Words by Solomon Smulewitz-Small (1868-1943); music by Louis Friedsell (1863 1923), from the play Der antlofener soldat (The Deserter). The song was published in sheet music by A. Goldberg in 1905. Joseph Rumshinsky writes in his autobiography Klangen fun mayn lebn that the famous Russian basso Feodor Chaliapin often sang the song in Russian translation at his concerts. In a German song “Ghetto, Lied und Shimmy” about a Polish-Jewish fiddler, words and music by Ralph Benatzky (published in 1923 by Edition Bristol A. G. Vienna-Berlin), the melody of “Khave” appears as the refrain. The footnote on the songsheet refers to the melody as a Russian-Jewish folksong.

Illustration of musical notes from the books


Since God took Adam’s bone
and made Eve for him,
oh, he’s had to put up with a lot
from her, day and night.
Oy, I even bring her food in bed
she eats all day long.
Try not giving her a “hat”.
She will wail and lament.

She just cried and is already smiling,
long hair and short on logic.
Soon she will forget whom she loves.
When the time comes
that she has a pain in her side,
might as well gather yourself together
and run out of the house.
At one thing, sleeping,
she is exceptionally good.

Khave, oy, oy, oy,
Khave how come?
it amazes me to no end;
Khave, oy, oy, oy,
I’d be curious
to see what will become of you.


Zint got hot fun Odems beyn
A Khave im gemakht,
Oy, hot er zikh oystsushteyn
Fun ir say tog, say nakht.
Oy, esn breng ir khotsh in bet,
Zi est a gantsn tog.
Pruv nit gebn ir oyf a “het”
A yomer un a klog.

Ot geveynt un shoyn a shmeykhl,
Lange hor un kurtser seykhl.
Bald fargest zi vemen zi hot lib.
Ven es kumen on di tsaytn
Az es shtekht ir in di zaytn,
Nem khotsh hent un fis
Un loyf aroys fun shtib.
Eyn zakh, in shlof
lz zi gut on a sof.

Khave, oy, oy, oy,
Khave, vi kumt es?
Mikh vundert gor on a shir;
Khave, oy, oy, oy,
lkh volt geven tshikave
Zen vos vet aroyskumen fun dir.

זינט גאָט האָט פֿון אָדמס בײן
אַ חוה אים געמאַכט,
אױ, האָט ער זיך אױסצושטײן
פֿון איר סײַ טאָג, סײַ נאַכט.
אױ, עסן ברענג איר כאָטש אין בעט,
זי עסט אַ גאַנצן טאָג;
פּרוּװ ניט געבן איר אױף אַ „העט,”
אַ יאָמער און אַ קלאָג.

אָט געװײנט און שױן אַ שמײכל,
לאַנגע האָר און קורצער שׂכל,
באַלד פֿאַרגעסט זי װעמען זי האָט ליב.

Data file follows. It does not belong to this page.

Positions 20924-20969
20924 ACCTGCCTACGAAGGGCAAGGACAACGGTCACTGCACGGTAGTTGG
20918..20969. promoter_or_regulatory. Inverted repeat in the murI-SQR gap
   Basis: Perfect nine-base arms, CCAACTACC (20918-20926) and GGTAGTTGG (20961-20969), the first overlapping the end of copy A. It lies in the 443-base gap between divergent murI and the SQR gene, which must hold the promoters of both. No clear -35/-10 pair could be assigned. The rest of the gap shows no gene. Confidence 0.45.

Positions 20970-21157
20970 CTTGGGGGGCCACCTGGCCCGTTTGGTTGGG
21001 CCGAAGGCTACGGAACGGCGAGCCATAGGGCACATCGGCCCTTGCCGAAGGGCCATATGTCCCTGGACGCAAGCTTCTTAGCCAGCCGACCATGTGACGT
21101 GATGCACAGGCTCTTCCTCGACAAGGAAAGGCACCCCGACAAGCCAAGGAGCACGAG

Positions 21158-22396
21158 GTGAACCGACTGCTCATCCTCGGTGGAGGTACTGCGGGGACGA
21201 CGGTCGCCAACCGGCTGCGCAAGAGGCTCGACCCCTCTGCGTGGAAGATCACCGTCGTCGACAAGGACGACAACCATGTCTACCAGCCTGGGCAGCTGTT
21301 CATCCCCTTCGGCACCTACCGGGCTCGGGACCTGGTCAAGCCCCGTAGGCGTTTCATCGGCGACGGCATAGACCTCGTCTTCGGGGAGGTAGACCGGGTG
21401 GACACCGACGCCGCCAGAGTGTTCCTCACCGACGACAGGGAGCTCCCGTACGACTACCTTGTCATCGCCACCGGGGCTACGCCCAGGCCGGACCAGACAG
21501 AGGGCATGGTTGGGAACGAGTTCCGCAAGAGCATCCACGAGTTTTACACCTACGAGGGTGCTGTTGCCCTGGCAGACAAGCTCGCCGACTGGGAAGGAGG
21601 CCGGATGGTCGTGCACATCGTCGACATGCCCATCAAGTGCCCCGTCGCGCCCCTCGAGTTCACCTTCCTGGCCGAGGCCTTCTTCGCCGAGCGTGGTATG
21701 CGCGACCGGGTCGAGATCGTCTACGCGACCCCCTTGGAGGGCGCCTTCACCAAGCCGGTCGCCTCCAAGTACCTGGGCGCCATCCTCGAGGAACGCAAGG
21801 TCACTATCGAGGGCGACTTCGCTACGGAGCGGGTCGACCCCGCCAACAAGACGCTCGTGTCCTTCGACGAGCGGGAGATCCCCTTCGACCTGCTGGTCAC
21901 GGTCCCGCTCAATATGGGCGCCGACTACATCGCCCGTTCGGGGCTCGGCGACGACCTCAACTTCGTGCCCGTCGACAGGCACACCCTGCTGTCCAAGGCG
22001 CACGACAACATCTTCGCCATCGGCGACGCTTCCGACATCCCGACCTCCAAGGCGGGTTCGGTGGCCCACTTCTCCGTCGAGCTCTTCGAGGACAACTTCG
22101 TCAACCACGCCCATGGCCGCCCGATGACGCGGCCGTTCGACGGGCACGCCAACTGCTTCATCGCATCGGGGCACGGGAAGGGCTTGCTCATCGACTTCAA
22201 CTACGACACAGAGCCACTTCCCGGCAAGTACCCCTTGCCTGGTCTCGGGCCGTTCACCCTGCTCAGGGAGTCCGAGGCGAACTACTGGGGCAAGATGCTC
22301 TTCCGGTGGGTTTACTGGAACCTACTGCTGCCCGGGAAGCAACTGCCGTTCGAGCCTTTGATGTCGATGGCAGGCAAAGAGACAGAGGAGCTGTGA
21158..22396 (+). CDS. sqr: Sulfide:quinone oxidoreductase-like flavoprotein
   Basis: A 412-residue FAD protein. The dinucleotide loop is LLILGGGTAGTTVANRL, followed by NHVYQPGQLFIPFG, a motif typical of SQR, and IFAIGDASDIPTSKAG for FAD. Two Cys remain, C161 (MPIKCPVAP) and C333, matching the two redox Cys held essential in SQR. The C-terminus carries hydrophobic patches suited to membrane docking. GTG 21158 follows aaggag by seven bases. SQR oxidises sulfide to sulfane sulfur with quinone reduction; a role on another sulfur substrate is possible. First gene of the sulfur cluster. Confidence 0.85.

װען עס קומען אָן די צײַטן,
אַז עס שטעכט איר אין די זײַטן,
נעם כאָטש הענט און פֿיס
און לױף אַרױס פֿון שטוב.
אײן זאַך, אין שלאָף
איז זי גוט אָן אַ סוף.

חוה, אױ, אױ, אױ,
חוה, װי קומט עס:
מיך װוּנדערט גאָר אָן אַ שיעור;
חוה, אױ, אױ, אױ,
איך װאָלט געװען טשיקאַװע
זען װאָס װעט אַרױסקומען פֿון דיר.

Song Title: Khave

Composer: Louis Friedsell
Composer’s Yiddish Name: Unknown
Lyricist: Solomon Smulewitz-Small
Lyricist’s Yiddish Name: שלמה שמוליװיטש
Time Period: Unspecified

This Song is Part of a Collection

Songs of Generations: New Pearls of Yiddish Song

The Songs of Generations: New Pearls of Yiddish Song anthology comprises songs that were either never printed before or appeared in rare and inaccessible publications — sometimes in different versions and without proper sources. Most of the songs in this book were submitted by readers of Chana and Yosl’s column “Perl fun der yidisher poezye” (Pearls of Yiddish Poetry) in the Yiddish newspaper Der Forverts (The Forward), initiated in October, 1970. Over 25 years, thousands of songs were collected in correspondence and on cassettes from readers throughout the world, and they represent a veritable national Yiddish song archive. Chana Mlotek, in her introduction, writes, “In the course of years the inquiries, contributions and enthusiasm of these readers have kept our own interest unflagging and have reinforced our dedication to this effort. And in recent years our participants have also been augmented by new readers from the former Soviet Russia, who receive our newspaper there or from newly-arrived immigrants in this country and Israel.”

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